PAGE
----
or even brightly colored shift dress. For most, this is the dress we turn to for almost all occasions from weddings, to graduation parties and beyond. We know it fits and looks good so it is perfect for layering. Here is the trick, however: Make sure that once your dress is on and you layer your open blouse over it, the blouse gets tied in some fashion. If the blouse is not tied the look is sloppy. Once tied, it creates shape and adds style to the look. My favorite is to tie around the back or tie up the sides. This is a look that is adorable with a pair of flats and a tote bag for running around to do errands or for a more laidback look at the office. It even looks cute with a fedora or large floppy hat for an outside event or grabbing lunch with friends.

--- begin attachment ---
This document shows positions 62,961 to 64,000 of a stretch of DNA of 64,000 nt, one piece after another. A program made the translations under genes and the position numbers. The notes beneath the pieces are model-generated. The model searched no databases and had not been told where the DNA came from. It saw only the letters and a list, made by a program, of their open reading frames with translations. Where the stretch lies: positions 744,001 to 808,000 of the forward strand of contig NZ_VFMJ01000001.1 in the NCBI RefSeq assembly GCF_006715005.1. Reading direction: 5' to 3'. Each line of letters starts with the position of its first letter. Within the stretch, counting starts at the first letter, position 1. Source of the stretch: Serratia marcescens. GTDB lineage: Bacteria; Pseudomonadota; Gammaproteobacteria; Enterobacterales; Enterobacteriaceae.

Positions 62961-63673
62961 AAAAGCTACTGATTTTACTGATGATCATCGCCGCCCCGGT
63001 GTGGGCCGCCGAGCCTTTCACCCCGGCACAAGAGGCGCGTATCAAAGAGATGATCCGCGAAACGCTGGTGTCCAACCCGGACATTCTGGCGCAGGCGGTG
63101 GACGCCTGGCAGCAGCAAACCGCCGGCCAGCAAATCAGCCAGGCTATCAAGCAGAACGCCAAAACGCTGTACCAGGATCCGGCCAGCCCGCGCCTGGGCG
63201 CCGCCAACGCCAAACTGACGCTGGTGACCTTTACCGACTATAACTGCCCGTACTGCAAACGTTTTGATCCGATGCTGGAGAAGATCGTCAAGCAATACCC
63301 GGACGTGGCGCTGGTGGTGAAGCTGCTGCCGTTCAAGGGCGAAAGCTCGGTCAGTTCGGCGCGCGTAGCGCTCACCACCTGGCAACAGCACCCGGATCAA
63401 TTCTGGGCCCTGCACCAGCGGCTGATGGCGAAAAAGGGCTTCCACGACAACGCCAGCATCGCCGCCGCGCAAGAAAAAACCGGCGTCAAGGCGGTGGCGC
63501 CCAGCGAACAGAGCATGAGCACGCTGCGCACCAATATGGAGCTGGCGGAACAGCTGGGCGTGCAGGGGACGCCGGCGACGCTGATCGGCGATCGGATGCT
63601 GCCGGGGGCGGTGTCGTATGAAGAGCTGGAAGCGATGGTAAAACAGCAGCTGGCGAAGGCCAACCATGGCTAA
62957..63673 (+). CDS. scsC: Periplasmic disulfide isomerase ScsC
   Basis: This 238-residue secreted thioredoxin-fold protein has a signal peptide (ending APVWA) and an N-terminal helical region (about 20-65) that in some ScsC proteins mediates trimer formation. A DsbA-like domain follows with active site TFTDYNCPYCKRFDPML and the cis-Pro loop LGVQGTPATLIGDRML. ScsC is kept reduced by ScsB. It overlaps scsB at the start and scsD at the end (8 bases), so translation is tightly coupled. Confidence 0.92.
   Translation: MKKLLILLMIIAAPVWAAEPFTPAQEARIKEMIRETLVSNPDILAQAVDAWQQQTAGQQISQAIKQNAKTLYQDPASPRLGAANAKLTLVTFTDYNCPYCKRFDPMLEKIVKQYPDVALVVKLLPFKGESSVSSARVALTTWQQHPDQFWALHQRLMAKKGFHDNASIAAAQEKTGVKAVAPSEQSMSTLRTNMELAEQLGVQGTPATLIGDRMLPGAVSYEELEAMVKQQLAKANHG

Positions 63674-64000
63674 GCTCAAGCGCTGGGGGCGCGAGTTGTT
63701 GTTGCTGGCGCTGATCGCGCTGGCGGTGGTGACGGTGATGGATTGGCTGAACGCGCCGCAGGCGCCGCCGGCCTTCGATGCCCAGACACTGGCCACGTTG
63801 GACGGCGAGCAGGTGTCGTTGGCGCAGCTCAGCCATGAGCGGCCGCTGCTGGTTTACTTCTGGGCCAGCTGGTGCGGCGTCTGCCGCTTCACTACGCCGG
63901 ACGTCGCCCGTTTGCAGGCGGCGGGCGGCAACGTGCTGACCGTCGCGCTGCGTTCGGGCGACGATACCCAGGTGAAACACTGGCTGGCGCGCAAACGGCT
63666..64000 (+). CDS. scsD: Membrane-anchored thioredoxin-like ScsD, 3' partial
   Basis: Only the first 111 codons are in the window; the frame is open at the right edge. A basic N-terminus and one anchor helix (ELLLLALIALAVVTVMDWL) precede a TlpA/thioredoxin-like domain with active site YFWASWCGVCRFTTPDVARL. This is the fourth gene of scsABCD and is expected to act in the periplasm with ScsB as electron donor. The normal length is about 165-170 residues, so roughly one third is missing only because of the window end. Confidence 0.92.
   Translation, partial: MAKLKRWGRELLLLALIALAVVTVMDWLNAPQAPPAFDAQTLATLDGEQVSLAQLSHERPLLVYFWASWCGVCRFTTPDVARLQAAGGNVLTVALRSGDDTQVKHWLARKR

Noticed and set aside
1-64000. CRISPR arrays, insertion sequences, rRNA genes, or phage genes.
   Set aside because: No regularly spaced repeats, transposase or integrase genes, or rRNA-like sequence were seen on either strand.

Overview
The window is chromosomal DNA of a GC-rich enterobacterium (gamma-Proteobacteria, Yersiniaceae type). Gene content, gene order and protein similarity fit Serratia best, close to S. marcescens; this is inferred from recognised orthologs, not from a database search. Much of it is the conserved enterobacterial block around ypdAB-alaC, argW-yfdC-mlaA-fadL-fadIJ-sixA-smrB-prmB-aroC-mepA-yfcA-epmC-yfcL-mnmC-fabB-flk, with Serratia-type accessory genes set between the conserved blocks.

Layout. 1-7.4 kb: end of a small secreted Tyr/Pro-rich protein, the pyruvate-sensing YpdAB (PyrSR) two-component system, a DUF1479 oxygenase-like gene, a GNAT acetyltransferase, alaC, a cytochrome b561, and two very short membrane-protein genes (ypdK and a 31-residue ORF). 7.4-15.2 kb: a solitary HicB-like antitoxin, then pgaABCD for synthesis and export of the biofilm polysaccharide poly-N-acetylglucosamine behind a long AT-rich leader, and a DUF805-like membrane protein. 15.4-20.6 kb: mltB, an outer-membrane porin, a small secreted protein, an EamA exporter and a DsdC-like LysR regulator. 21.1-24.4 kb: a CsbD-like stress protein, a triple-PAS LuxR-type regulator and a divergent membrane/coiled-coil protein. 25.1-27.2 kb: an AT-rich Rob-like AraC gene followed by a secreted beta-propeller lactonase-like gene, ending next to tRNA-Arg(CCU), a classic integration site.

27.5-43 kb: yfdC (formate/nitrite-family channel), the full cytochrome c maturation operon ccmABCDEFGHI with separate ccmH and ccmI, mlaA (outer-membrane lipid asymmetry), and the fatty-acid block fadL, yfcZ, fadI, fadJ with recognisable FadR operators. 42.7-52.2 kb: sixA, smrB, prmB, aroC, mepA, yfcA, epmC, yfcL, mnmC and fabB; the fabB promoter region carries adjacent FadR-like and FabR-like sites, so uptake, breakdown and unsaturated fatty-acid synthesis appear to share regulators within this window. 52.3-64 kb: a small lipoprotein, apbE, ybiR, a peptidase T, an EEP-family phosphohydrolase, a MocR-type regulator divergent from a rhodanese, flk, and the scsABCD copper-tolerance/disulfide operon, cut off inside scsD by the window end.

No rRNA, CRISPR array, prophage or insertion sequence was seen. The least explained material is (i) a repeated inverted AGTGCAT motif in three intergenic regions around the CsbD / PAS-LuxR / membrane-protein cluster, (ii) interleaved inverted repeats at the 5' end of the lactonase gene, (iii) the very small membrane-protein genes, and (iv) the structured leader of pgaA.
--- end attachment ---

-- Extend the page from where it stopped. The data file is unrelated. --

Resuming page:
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“You’re the monkey on my back and it’s time for you to go” — Mötley Crüe, “Hammered” you, you will stand out. Once this look is paired with pumps and a fun clutch it is perfect for a special dinner or heading out for cocktails. Just when you thought a blouse was only worn as a plain go-to item, think again. All of these looks are so easy and mindless yet make a serious statement when worn. Try all of them and see how you feel when you wear them. I guarantee blouses will not seem so boring to you after all. O